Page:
It is no secret that exercise is beneficial for multiple health reasons. It strengthens your heart, increases energy levels, lowers blood pressure, improves muscle tone and strength, reduces body fat, and builds bone density.
The benefits are not only physical, but emotional as well. Many studies suggest that individuals who exercise regularly benefit with a positive boost in mood and lower rates of depression.
When a person exercises, endorphins are released in the body. Endorphins are chemicals that interact with brain receptors that reduce a person’s perception of pain. Endorphins encourage a euphoric feeling in the body, similar to morphine. This post-activity feeling has also been called “runner’s high.” Endorphins bind to the same neuron receptors that connect to some pain medications. However, unlike narcotics, the activation of these receptors does not lead to addiction or dependence.
Exercise also reduces immune-system chemicals that can exacerbate depression. Along with this, an increase in core body temperature could have a calming effect on a person. It has also been suggested that sleep can be improved.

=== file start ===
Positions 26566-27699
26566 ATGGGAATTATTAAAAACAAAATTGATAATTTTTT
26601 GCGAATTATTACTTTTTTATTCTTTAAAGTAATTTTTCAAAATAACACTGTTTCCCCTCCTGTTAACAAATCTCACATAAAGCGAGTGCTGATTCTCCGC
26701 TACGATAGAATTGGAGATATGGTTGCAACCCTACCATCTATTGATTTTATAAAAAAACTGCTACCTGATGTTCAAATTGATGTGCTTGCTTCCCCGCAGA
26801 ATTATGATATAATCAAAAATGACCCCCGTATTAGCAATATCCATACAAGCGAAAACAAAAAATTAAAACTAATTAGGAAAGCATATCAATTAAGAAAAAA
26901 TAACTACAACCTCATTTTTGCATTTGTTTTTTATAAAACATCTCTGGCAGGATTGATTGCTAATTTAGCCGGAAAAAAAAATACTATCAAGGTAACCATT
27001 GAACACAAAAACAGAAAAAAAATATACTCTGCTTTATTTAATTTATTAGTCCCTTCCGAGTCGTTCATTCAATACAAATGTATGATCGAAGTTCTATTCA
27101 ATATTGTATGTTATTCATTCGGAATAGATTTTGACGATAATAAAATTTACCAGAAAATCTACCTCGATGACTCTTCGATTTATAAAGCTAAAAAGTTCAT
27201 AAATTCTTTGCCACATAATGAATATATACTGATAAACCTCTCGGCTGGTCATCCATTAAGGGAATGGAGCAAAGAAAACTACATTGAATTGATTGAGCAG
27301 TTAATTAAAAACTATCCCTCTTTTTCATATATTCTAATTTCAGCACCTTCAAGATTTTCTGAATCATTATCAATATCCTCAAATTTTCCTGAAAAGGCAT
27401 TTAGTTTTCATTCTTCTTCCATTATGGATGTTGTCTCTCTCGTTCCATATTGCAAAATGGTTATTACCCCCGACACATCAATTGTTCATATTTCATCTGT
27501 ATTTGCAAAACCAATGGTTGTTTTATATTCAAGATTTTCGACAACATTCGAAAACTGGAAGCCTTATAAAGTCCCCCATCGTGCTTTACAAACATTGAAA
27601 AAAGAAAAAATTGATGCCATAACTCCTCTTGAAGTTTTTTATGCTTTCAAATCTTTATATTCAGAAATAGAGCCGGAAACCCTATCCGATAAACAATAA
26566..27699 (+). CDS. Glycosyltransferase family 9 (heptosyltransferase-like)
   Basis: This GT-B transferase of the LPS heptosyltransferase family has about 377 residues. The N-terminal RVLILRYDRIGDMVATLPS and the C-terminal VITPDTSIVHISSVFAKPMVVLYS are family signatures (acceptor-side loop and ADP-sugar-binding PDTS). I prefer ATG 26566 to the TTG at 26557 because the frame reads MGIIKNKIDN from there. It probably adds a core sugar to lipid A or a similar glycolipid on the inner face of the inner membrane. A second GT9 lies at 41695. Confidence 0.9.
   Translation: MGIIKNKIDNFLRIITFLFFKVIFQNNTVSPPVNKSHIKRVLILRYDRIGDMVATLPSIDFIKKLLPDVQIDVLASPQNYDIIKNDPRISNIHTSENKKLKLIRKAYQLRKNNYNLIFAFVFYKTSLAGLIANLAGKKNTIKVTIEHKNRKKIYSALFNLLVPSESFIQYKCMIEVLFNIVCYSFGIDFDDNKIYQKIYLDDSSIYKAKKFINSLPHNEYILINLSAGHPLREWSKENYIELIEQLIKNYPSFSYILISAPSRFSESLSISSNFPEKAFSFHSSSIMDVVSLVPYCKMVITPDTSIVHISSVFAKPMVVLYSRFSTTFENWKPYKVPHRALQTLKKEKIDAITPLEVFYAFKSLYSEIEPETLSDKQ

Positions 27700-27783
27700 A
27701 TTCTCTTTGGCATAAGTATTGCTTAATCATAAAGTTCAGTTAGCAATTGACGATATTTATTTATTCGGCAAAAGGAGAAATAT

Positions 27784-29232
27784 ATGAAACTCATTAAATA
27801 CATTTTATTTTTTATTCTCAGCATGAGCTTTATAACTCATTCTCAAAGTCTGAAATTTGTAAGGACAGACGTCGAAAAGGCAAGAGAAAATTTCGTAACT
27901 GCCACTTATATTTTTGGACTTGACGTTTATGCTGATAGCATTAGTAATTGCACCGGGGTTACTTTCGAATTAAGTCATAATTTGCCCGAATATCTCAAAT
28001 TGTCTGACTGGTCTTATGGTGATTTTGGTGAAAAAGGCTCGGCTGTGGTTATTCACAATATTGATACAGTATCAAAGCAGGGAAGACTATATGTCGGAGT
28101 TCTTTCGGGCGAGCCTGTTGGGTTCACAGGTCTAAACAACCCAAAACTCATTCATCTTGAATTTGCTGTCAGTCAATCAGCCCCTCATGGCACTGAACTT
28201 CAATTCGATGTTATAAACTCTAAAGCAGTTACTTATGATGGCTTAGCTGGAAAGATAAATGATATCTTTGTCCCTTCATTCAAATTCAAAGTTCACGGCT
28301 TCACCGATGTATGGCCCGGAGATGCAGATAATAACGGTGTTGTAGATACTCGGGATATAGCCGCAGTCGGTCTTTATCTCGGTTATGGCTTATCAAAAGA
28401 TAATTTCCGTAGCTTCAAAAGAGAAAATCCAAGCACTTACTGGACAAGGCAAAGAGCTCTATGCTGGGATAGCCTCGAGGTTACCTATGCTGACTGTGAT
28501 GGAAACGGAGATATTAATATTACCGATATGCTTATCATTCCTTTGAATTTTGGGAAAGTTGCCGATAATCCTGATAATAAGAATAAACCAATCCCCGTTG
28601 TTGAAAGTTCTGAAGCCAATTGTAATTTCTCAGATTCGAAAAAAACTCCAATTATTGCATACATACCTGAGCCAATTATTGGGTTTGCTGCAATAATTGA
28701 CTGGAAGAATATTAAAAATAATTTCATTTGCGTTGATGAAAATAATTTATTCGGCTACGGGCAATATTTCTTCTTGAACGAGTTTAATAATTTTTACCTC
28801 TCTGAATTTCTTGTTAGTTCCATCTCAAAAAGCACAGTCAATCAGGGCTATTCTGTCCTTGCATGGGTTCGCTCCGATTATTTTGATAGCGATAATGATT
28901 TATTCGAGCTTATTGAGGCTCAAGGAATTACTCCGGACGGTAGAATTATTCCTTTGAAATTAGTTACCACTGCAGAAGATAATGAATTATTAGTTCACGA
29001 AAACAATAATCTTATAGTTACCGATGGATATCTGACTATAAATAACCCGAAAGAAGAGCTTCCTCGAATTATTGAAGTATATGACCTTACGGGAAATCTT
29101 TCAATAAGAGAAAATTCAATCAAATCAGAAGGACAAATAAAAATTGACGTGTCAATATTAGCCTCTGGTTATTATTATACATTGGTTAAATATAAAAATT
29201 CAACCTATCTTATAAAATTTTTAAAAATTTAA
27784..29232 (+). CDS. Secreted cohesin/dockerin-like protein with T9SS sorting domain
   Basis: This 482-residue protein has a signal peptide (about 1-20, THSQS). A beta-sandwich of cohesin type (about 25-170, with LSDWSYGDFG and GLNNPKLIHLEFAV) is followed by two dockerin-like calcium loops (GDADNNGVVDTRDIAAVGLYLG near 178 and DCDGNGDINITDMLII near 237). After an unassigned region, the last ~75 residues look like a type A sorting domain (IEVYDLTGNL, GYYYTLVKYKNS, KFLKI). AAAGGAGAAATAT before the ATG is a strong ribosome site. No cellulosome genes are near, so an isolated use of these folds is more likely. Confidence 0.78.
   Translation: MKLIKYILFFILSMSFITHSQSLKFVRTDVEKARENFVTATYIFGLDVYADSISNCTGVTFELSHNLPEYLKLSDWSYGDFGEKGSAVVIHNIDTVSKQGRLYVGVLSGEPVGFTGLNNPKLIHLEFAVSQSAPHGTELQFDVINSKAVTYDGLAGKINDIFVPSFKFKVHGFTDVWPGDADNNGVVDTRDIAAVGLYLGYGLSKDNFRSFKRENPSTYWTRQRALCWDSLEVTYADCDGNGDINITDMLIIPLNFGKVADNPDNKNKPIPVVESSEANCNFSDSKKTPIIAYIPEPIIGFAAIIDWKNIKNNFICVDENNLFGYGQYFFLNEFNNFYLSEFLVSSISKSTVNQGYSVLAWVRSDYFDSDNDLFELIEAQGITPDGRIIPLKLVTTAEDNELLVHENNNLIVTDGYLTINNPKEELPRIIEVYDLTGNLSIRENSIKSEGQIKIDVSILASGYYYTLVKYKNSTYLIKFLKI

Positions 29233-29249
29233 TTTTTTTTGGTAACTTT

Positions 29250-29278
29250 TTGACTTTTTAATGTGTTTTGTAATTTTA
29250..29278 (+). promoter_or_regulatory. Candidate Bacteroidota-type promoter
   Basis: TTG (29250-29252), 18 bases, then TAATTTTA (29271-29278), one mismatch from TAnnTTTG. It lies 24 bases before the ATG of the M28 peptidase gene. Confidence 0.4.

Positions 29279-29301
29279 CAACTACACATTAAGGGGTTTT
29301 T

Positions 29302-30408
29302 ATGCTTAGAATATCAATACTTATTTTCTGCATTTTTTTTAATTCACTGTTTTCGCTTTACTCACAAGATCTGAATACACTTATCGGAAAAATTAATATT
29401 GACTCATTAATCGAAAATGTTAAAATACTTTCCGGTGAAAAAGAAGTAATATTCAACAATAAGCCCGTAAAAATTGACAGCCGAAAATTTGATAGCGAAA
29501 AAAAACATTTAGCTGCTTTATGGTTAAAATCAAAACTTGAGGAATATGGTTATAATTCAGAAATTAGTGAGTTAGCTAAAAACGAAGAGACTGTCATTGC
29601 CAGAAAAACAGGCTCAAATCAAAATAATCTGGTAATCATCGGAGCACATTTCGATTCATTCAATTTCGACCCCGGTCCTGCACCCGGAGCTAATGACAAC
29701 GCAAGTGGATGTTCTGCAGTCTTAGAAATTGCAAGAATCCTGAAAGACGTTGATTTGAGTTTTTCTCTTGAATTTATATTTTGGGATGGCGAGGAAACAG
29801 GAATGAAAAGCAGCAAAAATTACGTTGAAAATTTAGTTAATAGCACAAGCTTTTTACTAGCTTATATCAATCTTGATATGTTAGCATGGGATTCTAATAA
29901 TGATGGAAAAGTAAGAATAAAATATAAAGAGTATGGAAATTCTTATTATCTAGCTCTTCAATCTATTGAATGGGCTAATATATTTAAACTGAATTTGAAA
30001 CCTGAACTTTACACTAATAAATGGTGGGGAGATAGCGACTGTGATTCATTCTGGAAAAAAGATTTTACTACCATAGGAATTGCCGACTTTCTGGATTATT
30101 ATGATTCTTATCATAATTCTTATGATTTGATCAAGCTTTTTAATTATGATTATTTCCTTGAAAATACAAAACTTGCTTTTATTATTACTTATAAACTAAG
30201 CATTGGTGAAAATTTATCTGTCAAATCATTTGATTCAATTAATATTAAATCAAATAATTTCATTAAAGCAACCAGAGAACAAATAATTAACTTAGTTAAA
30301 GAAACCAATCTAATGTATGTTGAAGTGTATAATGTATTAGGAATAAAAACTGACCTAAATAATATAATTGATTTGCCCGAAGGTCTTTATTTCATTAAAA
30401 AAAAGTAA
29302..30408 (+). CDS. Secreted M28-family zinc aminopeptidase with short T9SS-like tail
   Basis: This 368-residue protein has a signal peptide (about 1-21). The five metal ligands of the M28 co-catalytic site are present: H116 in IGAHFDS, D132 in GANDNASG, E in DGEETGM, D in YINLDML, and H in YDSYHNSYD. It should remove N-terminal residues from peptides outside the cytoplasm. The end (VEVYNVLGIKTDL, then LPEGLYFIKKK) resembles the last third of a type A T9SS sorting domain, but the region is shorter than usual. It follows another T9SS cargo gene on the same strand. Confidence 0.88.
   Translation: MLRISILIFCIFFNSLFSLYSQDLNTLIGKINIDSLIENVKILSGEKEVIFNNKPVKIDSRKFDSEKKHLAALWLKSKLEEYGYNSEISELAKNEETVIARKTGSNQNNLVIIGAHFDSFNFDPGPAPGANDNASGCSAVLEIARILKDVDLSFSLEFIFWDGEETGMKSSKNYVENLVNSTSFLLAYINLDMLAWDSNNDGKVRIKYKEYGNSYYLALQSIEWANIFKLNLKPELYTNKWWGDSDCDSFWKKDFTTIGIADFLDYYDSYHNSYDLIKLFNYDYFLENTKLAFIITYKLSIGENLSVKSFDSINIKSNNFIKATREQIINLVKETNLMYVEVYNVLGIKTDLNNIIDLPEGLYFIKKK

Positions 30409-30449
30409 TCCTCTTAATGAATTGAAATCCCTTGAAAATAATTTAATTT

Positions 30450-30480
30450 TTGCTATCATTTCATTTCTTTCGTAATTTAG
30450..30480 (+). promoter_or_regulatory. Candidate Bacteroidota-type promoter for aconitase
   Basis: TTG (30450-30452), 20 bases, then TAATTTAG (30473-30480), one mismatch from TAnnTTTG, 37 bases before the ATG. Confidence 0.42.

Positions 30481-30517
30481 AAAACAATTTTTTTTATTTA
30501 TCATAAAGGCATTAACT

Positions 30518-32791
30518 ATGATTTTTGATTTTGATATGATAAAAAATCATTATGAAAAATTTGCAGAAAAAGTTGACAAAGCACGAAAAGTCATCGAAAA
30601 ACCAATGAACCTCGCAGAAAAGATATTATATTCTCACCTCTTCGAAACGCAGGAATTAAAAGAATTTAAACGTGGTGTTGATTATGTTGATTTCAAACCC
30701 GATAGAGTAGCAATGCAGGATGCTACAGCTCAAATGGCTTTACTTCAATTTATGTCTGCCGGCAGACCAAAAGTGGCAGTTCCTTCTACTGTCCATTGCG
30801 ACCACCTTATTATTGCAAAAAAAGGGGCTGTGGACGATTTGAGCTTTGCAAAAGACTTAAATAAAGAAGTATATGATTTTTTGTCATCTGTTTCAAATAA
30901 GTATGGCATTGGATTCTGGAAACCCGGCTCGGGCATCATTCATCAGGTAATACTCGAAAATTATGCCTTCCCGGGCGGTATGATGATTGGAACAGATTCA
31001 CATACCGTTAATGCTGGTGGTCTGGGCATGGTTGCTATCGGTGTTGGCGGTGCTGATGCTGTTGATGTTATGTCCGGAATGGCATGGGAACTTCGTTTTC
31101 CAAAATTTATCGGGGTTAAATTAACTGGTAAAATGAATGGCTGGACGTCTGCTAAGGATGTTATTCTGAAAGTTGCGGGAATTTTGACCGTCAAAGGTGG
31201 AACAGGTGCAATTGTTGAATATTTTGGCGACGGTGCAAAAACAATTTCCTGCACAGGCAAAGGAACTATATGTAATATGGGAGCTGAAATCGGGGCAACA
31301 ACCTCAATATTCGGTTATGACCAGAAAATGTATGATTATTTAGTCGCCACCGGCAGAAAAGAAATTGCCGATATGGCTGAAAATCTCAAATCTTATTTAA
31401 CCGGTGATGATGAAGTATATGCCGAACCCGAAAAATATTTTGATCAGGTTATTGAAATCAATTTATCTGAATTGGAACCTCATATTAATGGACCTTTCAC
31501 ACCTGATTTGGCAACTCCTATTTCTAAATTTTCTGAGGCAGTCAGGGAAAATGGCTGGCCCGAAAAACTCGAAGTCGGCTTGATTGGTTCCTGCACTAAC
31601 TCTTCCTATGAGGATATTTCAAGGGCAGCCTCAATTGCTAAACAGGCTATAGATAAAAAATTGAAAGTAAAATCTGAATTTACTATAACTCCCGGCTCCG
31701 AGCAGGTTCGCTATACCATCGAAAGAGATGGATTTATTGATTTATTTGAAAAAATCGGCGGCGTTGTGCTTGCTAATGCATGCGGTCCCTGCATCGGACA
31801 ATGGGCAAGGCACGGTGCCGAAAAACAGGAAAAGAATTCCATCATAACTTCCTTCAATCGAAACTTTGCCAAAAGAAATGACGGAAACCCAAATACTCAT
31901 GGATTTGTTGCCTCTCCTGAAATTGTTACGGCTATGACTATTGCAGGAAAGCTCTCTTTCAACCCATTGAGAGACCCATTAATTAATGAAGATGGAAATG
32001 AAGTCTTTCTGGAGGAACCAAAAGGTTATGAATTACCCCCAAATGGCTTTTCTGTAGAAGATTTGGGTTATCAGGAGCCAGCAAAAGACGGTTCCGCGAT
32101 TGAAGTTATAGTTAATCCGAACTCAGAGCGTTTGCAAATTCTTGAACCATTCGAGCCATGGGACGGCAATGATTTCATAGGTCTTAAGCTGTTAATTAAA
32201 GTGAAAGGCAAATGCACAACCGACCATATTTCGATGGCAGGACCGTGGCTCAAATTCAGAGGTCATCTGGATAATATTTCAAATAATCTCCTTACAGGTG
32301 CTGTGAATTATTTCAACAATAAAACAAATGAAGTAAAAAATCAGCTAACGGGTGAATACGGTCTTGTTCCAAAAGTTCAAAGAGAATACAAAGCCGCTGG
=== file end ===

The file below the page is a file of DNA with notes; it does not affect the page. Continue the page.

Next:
In terms of treatment of clinical depression, research has shown that exercise may be a useful alternative to antidepressant medication.
Emotional benefits could include increases in self-confidence, a decrease in negative thoughts, better coping skills and an improved drive for social interaction.
Accomplishing exercise goals, whether big or small, can boost self-confidence. When someone finishes exercising, they tend to have a more positive self-image.
Exercise also acts as a distraction from negative thoughts and worries. These thoughts can accumulate and fuel anxiety and depression.
Participating in exercise is a healthy, proactive means of dealing with depression, as opposed to drinking alcohol or not doing anything at all.
Many times there is some sort of social interaction in a fitness setting. This social interaction can positively affect a person and help fight depression symptoms.